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(Pocket-lint) - A study has shown that the speed you eat has a big impact on the amount you eat, and how quickly you feel full. Eating slowly means you "feel" full quicker than if you shovel food into your mouth like someone is about to come and steal your plate from underneath you. So the idea behind the HAPIfork is to remind you when you're eating too quickly, and nudge you to slow down.

Hapilabs tells us that it takes about 20 minutes before you start to feel you're full - remember when your parents used to say, "Wait 20 minutes before moaning you're hungry", well they were right. So, logically, the fewer mouthfuls you take in those 20 minutes, the fewer calories and fat you'll consume in that time.

The hardware seems simple enough. The fork is able to sense when it's in your mouth because the metal part is sensitive to touch. It monitors the number of times it hits your lips, and when things get too fast and furious, it starts to vibrate.

This vibration is the main way the fork has of changing your behaviour, and because it happens in real time, it should have more of an impact than entering your meal choices into an online diet system after the fact, and learning that you've eaten too much. Another study has shown that humans respond far more proactively to things that are happening now, than what will happen in the future. So you're more likely to pay attention to a live prompter, than one you are aware of, but is not badgering you right there and then.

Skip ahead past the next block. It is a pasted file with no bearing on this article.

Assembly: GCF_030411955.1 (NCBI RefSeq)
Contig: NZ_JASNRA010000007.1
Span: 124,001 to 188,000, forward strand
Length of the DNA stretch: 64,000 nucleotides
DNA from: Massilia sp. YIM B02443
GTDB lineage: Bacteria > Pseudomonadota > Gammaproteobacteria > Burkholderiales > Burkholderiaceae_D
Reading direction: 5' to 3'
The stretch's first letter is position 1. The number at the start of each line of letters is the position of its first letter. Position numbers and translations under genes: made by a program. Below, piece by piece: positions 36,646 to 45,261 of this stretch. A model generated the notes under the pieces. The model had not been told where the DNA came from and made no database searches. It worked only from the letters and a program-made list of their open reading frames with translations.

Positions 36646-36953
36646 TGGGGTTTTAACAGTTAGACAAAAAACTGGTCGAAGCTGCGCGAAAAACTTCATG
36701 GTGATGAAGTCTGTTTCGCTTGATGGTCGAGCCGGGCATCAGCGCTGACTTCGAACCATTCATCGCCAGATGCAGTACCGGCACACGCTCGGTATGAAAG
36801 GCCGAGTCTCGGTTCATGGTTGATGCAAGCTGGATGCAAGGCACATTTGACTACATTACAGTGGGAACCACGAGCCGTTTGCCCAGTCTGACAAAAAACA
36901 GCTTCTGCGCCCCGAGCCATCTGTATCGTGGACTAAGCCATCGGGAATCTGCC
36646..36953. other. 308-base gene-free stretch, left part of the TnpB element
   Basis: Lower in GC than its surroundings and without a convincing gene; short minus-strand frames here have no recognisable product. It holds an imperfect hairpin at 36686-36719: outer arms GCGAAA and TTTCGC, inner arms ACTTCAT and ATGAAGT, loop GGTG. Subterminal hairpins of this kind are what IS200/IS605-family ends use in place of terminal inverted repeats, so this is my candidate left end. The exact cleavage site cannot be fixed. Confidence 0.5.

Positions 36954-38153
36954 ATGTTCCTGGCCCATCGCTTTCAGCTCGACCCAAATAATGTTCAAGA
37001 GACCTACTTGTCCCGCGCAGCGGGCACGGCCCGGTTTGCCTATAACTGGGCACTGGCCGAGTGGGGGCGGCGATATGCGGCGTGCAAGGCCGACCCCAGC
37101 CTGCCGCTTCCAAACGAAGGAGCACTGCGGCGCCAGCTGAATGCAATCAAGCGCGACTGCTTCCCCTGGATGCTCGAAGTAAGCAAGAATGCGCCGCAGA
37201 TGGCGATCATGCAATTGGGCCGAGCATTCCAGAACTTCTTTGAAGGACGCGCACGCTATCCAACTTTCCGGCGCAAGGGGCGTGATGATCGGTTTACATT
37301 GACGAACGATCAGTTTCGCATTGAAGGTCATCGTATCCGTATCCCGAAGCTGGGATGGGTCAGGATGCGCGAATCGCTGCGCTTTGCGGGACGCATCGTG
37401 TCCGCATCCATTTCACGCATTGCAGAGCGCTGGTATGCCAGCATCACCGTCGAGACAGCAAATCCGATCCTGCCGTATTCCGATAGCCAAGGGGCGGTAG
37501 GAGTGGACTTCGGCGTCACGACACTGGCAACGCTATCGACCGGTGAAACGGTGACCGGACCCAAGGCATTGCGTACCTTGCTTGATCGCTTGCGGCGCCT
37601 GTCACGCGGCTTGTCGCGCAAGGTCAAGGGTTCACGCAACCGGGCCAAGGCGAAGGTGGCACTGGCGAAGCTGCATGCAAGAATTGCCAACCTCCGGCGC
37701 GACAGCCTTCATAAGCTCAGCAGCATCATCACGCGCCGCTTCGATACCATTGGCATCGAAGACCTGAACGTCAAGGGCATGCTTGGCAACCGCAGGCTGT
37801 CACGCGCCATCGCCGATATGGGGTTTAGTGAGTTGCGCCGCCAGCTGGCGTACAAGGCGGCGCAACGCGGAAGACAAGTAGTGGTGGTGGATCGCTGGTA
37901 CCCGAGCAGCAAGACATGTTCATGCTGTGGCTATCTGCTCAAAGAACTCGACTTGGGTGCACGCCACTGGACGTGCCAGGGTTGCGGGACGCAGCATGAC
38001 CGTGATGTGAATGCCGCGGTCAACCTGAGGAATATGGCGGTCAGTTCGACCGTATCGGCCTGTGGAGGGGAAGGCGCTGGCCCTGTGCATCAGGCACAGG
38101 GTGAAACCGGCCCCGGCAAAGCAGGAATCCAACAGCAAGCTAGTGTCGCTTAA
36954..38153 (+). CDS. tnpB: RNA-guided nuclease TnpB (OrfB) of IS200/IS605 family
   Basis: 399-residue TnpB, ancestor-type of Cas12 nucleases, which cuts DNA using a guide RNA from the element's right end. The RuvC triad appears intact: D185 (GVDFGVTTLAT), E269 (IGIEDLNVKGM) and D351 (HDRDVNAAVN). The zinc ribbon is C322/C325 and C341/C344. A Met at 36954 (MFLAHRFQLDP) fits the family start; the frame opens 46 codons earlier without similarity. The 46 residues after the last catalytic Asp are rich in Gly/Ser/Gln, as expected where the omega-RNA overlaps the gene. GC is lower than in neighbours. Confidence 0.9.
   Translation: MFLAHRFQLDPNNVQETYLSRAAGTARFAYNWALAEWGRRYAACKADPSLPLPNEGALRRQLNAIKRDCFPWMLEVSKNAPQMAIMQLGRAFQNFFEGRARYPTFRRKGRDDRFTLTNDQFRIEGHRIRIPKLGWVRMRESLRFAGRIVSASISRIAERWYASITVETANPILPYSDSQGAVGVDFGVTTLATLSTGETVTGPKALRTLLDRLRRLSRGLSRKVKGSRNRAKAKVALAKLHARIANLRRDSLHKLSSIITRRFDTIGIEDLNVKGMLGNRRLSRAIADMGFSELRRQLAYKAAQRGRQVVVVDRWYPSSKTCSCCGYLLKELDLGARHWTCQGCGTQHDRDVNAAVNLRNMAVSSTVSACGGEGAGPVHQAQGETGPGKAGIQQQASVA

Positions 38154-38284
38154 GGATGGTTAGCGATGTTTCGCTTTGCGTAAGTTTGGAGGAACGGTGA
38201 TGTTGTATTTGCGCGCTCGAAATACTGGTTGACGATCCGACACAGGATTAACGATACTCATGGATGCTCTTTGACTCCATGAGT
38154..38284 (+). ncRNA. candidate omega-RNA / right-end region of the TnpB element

Pocket-linthapilabs hapifork pictures and hands on image 8

The fork does give you some feedback later though. It's able to track how many mouthfuls you took and over what period. This way, it's able to show how you're doing, and over time you should see the number of mouthfuls decrease. If you listen to your fork. There is an online dashboard to help with this, and apps for smartphones too.

The idea here is certainly solid, but there are obvious issues. No one eats a pizza with a fork, and we can stuff a massive one of those into our pieholes in mere minutes. Plus, the "fast" foods are often eaten with your hands, so unless you're going to break out the fork for a burger in McDonalds, this sort of thing is going to go unmonitored. And, of course, the fork doesn't know how much is on it, so if you stack it high, you'll be eating more food per forkful than is strictly necessary.

All in all, it's a neat idea, and something a bit different for weight loss. The science seems to back it all up, but it requires users to play by the "rules" to get the most from it. So people keen to lose weight should find it useful, those who aren't committed will struggle. But then that's true of any weight loss regimen.

Writing by Ian Morris. Originally published on 16 April 2013.